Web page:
Newsletter of Phenomenology

Keeping phenomenologists informed since May 2002

Repository | Book | Chapter


The problem of rationality in the social world

Alfred Schütz

pp. 89-114

The problem suggested by the terms "rationality' or "rational action' as used in current literature is most certainly central to the methodology and epistemology of the scientific study of the social world. The terms themselves, however, are not only used with many different meanings — and this sometimes in the writings of the same author as, for instance, Max Weber — but they represent only very inadequately the underlying conceptual scheme. In order to bring out the concealed equivocations and connotations, and to isolate the question of rationality from all the other problems surrounding it, we must go further into the structure of the social world and make more extensive inquiries into the different attitudes toward the social world adopted, on the one hand, by the actor within his world, and, on the other hand, by the scientific observer of it.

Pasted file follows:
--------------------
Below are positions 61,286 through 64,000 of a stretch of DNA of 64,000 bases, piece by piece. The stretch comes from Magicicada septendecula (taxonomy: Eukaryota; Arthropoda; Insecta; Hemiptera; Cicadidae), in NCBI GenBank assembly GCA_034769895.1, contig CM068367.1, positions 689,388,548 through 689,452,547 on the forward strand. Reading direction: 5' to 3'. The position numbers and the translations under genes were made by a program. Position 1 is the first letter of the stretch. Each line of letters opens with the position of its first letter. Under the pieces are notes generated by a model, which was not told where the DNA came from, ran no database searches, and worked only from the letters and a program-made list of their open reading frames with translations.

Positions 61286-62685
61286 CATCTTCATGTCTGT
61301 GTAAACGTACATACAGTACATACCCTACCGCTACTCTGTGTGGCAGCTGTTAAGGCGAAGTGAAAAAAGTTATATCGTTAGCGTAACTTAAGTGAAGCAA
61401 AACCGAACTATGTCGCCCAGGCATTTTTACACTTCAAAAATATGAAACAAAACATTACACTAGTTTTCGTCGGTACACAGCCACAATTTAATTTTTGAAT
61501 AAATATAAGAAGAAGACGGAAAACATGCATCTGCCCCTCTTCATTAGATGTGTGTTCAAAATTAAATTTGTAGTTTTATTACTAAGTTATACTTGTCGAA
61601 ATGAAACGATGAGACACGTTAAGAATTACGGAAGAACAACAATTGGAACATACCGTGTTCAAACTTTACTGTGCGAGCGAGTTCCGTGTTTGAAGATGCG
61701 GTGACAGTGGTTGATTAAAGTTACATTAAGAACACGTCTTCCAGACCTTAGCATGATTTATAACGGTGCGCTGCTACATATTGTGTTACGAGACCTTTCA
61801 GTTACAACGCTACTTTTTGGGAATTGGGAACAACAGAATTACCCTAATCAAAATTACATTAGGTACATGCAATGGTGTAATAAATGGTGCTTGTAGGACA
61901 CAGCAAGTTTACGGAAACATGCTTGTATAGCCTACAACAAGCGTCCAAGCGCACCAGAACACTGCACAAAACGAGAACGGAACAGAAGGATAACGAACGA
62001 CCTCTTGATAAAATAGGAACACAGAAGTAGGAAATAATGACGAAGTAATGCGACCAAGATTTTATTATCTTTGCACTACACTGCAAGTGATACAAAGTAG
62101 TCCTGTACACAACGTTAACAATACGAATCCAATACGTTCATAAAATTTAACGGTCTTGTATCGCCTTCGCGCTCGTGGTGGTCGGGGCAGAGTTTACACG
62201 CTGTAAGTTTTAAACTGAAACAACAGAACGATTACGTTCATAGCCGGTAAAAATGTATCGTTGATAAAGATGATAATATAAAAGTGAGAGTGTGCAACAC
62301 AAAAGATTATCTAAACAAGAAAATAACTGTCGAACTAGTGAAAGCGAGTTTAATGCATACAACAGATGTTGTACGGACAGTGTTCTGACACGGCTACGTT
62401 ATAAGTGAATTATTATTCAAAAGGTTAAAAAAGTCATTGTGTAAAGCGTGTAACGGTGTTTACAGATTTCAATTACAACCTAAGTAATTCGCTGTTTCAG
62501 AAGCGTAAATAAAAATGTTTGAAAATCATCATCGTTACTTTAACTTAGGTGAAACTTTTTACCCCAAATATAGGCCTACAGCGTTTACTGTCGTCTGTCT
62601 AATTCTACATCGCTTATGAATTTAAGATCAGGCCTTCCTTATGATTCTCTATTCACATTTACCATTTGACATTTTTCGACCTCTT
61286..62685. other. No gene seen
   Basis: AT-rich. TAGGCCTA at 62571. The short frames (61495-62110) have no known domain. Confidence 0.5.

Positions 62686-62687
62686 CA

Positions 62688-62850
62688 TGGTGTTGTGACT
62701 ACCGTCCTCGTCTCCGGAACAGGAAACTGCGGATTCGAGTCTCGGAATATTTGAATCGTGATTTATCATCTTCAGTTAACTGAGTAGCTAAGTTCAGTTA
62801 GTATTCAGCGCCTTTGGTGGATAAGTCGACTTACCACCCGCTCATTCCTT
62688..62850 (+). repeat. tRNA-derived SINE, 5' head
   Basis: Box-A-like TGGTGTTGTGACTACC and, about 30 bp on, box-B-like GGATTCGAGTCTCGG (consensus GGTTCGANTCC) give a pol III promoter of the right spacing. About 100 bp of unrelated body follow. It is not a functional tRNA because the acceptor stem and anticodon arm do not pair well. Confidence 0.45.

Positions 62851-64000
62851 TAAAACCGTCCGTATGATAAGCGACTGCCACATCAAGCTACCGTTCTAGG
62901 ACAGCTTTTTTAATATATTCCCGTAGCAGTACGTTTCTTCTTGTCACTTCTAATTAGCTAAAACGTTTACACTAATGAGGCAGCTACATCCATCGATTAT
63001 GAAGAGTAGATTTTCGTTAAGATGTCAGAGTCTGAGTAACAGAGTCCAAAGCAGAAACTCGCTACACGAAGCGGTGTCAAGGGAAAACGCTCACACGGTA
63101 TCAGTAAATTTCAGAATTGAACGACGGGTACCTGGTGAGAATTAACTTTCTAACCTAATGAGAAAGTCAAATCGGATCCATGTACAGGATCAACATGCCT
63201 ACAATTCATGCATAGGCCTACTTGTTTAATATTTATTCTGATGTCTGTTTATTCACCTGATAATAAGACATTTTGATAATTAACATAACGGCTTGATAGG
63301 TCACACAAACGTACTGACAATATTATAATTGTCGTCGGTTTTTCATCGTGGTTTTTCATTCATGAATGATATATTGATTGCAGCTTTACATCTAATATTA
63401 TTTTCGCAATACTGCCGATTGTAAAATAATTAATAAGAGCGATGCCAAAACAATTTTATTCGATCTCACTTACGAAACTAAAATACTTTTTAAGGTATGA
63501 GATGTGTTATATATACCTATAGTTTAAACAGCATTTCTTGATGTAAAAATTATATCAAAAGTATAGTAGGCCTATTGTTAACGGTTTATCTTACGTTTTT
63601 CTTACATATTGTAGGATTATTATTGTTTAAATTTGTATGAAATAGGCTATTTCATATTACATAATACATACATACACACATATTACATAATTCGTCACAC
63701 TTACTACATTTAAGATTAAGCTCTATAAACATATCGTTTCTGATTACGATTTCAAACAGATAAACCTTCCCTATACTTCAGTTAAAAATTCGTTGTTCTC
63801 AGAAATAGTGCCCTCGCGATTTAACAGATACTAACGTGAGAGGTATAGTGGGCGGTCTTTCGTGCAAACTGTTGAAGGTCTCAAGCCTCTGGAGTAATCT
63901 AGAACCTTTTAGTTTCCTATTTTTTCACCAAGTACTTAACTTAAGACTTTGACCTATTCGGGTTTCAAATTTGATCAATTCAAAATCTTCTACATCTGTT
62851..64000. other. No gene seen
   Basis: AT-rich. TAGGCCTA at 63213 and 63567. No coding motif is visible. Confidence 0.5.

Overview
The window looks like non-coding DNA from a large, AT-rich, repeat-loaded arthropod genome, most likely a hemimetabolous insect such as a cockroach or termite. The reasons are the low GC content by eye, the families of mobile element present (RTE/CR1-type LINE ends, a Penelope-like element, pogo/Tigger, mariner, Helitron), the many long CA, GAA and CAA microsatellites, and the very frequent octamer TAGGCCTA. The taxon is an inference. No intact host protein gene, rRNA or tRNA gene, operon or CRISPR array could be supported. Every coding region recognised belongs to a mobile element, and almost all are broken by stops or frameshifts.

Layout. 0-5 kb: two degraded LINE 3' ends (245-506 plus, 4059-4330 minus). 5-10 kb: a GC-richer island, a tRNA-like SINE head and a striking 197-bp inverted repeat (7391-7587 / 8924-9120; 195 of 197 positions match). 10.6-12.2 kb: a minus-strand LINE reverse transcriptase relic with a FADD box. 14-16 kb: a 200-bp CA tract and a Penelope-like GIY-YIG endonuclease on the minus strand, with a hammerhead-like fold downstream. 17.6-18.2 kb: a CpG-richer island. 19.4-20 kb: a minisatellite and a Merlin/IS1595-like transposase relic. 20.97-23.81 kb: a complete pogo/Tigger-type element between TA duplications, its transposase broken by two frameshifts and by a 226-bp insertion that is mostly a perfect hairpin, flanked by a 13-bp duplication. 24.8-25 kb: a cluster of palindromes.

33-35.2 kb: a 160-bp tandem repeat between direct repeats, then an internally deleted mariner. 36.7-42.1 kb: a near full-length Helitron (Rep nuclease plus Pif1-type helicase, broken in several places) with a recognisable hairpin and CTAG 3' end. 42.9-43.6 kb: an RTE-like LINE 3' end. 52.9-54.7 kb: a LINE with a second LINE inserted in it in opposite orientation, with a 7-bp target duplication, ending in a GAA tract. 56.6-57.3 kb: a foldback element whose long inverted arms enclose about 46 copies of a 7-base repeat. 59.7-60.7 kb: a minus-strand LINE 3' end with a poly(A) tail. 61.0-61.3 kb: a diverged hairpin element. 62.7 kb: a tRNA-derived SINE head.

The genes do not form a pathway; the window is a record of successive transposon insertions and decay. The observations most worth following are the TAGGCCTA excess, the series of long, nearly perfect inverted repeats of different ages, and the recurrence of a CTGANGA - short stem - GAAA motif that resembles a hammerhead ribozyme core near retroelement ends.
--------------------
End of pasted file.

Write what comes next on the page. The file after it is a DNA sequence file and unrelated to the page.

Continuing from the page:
Publication details

DOI: 10.1007/978-1-349-15388-6_6

Full citation:

Schütz, A. (1970)., The problem of rationality in the social world, in D. Emmet & A. Macintyre (eds.), Sociological theory and philosophical analysis, Dordrecht, Springer, pp. 89-114.

This document is unfortunately not available for download at the moment.